There is an effort by some councillors and Mayor Fred Eisenberger to raise the capital levy to one per cent from 0.5 to help fund infrastructure projects, raising an extra $3.3 million. But this is a band-aid solution to a far greater dilemma facing Hamilton.

Despite the entire Hamilton “renaissance” talk, the city is mired in debt, with limited revenue possibilities, with homeowners already contributing about 70 per cent of the city’s revenue, leaving industries and businesses paying the other 30 per cent.

While raising taxes is an easy answer, the real scourge in this sordid situation are those politicians who campaigned last year silent on Hamilton’s dire financial situation, even though they knew the financial bomb was about to explode. Residents themselves are also culpable. They constantly demand that taxes be cut and say that city hall is spending too much money, but when their roads or sidewalks are deteriorating, they demand the city fix it.

Despite Hamilton officials touting a never-never land of great investment opportunities, or the benefits the city will reap from the Pan Am Games, financial problems persist in a community that chooses to ignore a financial reality that is close to coming true.

 

[poll id="196"]

Editorial: Hamilton's budget nightmare

Opinion Jan 22, 2015 Hamilton Mountain News

“We have a crisis,” Hamilton’s general manager of public works, Gerry Davis bluntly told councillors last week. “The roads are failing and getting worse.”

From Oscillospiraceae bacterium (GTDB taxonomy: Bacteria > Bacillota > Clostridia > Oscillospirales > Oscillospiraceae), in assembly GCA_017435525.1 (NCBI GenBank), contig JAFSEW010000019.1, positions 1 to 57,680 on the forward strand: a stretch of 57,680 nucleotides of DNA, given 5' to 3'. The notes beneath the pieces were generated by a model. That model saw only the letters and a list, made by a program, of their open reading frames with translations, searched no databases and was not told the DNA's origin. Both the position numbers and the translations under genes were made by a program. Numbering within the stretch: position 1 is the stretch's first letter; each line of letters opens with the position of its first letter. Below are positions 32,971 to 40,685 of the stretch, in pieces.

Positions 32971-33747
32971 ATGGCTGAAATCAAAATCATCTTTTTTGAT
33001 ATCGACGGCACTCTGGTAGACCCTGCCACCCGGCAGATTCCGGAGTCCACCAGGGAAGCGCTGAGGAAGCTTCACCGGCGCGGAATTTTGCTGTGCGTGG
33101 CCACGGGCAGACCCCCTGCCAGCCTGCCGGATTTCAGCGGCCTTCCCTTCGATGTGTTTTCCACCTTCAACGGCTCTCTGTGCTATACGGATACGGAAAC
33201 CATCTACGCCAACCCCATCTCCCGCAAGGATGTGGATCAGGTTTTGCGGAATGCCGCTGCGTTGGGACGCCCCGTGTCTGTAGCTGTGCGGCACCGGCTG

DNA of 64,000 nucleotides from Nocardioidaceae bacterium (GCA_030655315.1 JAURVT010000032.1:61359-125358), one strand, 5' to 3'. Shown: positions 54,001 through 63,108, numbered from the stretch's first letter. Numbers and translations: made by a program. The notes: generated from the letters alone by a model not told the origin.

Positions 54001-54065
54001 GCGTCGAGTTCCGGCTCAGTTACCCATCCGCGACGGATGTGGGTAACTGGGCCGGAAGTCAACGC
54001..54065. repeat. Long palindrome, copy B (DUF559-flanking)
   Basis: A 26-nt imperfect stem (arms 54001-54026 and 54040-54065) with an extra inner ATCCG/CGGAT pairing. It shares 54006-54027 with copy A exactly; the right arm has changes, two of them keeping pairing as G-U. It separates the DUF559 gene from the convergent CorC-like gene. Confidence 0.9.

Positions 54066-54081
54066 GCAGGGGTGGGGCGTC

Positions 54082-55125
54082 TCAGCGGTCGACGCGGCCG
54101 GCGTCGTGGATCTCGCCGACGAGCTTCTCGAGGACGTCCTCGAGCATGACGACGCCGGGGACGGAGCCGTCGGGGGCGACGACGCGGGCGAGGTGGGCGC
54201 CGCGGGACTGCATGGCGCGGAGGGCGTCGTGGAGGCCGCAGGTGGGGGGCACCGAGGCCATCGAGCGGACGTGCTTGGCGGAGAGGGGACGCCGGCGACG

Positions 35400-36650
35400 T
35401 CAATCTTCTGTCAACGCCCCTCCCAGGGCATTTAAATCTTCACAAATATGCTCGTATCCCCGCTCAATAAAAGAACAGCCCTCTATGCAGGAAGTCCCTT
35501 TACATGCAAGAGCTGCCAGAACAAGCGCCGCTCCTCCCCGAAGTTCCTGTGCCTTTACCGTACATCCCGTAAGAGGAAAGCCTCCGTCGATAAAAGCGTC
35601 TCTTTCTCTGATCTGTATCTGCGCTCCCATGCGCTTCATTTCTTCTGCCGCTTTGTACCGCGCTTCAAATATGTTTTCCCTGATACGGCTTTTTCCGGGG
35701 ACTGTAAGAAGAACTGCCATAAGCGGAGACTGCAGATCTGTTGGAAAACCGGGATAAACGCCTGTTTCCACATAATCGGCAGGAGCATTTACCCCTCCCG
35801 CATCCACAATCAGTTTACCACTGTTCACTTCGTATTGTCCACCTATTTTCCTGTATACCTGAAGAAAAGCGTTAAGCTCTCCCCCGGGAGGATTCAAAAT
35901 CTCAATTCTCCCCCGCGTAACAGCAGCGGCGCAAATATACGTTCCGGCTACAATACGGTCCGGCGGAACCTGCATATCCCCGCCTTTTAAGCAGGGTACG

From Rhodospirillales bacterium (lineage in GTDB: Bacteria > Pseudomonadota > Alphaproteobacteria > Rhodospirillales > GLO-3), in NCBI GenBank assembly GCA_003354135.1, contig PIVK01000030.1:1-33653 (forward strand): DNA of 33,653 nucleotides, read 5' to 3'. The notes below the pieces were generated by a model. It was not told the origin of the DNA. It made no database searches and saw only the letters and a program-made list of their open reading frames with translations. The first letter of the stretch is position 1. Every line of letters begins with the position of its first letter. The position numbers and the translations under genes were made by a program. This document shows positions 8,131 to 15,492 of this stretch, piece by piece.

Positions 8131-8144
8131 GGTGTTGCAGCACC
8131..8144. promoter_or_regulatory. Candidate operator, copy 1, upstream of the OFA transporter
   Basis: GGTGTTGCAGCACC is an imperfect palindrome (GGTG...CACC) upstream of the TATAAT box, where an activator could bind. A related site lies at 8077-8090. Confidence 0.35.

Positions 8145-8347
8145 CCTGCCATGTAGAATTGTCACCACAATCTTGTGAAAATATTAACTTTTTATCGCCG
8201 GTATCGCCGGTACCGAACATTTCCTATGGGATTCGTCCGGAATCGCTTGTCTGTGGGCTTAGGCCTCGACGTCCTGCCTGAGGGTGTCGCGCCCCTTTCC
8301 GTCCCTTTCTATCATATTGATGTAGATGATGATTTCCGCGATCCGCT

The same argument could be used for the city’s housing, transit and other responsibilities.

For politicians, and for that matter the public, Hamilton’s financial issues shouldn’t be a surprise. For years city staff have been warning about Hamilton’s aging roads, sidewalks and facilities, while encouraging politicians to do something about it. The advice has been mostly ignored. Some politicians, particularly former Stoney Creek councillor Brad Clark, took pains to identify the city’s escalating debt, expected to reach $1 billion in a couple of years. And during the election, it was Clark who talked about the lack of the city’s ability to pay for its infrastructure deficit. But the majority of candidates conveniently forgot to tell the public the true measure of Hamilton’s fiscal problems.

Last week, city staff  revealed that instead of spending the $120 million needed to repair and maintain its roads this year, the city is actually only spending $59 million. And that doesn’t include any money to fix or maintain neighbourhood roads. It was a situation some councillors found unpalatable, especially coming on the heels of an election where many residents were demanding the city fix the infrastructure.

There is an effort by some councillors and Mayor Fred Eisenberger to raise the capital levy to one per cent from 0.5 to help fund infrastructure projects, raising an extra $3.3 million. But this is a band-aid solution to a far greater dilemma facing Hamilton.

Despite the entire Hamilton “renaissance” talk, the city is mired in debt, with limited revenue possibilities, with homeowners already contributing about 70 per cent of the city’s revenue, leaving industries and businesses paying the other 30 per cent.

While raising taxes is an easy answer, the real scourge in this sordid situation are those politicians who campaigned last year silent on Hamilton’s dire financial situation, even though they knew the financial bomb was about to explode. Residents themselves are also culpable. They constantly demand that taxes be cut and say that city hall is spending too much money, but when their roads or sidewalks are deteriorating, they demand the city fix it.

Despite Hamilton officials touting a never-never land of great investment opportunities, or the benefits the city will reap from the Pan Am Games, financial problems persist in a community that chooses to ignore a financial reality that is close to coming true.

 

[poll id="196"]